It’s fitting on this prominent national holiday to discuss the power of presentation. Martin Luther King, Jr. didn’t have big screens behind him and to either side showing PowerPoint slides – replete with clever animations, electrifying music and inspirational videos – when he delivered his powerful, soul-changing “I have a dream” speech at the Lincoln Memorial in August of 1963, and that should teach us something about how we can be effective presenters.
Persuasive presentations aren’t comprised of the ubiquitous PowerPoint slide alone. The key to your presentations is … YOU. In fact, some now believe that PowerPoint has become such a crutch that the effectiveness of presentations has actually declined in recent years. Slick media capabilities lure us into a false reliance on technology and make us tend to minimize the importance of our own performance in delivering the presentation.
Now, not everyone can be the great orator Dr. King was, but we can all learn to become better presenters. It requires some focus and discipline, along with education and careful observation of those around us who are effective presenters (and those who are not as well). But we can do it. Here are some tips:
- Just as with anything else, proofread your presentation slides and materials thoroughly beforehand. Misspellings are embarrassing, but inconsistencies (especially with numbers) are even more so. Also, make sure you run through the flow of the topic or topics to make sure your slides/materials are in the best order.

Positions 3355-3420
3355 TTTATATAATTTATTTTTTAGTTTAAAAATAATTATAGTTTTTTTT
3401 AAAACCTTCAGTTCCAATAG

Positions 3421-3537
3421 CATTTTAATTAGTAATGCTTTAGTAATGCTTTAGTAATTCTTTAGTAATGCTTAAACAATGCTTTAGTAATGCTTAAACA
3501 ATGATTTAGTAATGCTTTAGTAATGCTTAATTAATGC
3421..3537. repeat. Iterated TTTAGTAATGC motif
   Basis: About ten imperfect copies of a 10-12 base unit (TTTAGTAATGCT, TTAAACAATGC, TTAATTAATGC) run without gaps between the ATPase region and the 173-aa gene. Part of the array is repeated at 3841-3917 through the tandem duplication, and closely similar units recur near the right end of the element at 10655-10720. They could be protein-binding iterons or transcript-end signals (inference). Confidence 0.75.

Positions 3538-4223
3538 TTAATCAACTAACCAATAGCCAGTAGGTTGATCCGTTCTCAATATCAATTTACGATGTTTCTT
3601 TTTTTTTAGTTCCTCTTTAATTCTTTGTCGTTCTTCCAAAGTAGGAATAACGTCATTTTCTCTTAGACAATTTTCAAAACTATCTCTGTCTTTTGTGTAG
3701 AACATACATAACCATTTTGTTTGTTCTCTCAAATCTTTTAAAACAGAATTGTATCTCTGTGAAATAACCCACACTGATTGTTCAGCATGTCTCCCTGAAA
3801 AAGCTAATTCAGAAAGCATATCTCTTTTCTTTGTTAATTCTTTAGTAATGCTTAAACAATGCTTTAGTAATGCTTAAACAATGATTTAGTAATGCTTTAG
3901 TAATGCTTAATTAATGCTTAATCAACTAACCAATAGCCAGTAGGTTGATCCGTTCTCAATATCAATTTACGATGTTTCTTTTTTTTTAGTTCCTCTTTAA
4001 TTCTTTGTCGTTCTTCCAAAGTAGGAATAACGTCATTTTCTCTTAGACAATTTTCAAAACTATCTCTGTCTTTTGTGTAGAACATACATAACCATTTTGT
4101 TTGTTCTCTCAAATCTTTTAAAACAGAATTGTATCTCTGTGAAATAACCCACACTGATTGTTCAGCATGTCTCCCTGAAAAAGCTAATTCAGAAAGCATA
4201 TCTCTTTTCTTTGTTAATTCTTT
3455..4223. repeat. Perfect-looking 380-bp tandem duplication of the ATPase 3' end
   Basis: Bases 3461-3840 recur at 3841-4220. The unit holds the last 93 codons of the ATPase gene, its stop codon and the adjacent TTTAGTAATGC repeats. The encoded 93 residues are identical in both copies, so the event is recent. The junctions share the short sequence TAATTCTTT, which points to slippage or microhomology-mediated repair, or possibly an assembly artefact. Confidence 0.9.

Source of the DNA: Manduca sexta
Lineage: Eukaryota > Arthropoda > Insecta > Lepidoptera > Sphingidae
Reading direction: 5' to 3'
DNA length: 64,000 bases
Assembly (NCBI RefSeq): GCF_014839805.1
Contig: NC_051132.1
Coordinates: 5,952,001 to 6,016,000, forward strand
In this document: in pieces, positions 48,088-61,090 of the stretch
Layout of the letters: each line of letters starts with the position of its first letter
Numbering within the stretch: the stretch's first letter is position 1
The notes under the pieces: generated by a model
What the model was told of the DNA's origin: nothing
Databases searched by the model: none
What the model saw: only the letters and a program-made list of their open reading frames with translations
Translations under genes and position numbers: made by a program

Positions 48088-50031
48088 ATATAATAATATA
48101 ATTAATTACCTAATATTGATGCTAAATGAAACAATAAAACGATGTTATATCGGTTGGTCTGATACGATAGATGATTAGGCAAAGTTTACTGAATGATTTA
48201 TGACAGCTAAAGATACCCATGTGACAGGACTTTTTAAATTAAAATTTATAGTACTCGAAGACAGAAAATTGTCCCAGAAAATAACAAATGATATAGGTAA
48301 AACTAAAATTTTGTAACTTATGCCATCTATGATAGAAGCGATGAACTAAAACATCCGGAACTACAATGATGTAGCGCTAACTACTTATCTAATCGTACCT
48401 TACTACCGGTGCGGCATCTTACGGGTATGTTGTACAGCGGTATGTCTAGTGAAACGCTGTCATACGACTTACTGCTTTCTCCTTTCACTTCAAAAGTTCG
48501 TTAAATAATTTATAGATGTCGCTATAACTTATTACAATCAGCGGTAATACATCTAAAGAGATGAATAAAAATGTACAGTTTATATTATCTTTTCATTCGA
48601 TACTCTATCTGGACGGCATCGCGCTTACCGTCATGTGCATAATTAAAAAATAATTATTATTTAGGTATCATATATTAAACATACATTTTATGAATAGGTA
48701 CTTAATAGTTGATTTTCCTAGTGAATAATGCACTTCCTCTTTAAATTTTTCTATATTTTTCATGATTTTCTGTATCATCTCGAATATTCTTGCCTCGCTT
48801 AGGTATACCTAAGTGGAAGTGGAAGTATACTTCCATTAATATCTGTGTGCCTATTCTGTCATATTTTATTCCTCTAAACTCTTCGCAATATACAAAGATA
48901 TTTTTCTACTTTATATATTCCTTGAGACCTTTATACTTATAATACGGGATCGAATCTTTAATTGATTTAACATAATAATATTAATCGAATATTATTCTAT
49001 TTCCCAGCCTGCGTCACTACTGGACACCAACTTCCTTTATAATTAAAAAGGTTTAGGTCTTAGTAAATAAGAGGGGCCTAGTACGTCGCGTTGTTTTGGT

- As you review your presentation, try to anticipate questions your audience might have, and be prepared to answer them. You do NOT have to somehow incorporate the answer to every possible question into the slides and materials themselves – that is both unnecessary and tedious.
- Don’t be afraid to do a little rehearsing. This can be in your head, or whispering to yourself at your desk, or in front of a mirror at home. Wherever it is, it can’t hurt.
- Know your topic and present it with conviction. What you say should generally be more important than what you show; though visuals can be powerful aids, they should be just that – aids. Again, the key to effective presentations is you, the presenter.
Hopefully those tips are helpful. In Part 2 we’ll talk more specifically about how to put together a good PowerPoint package to support your presentation. Until then … happy presenting!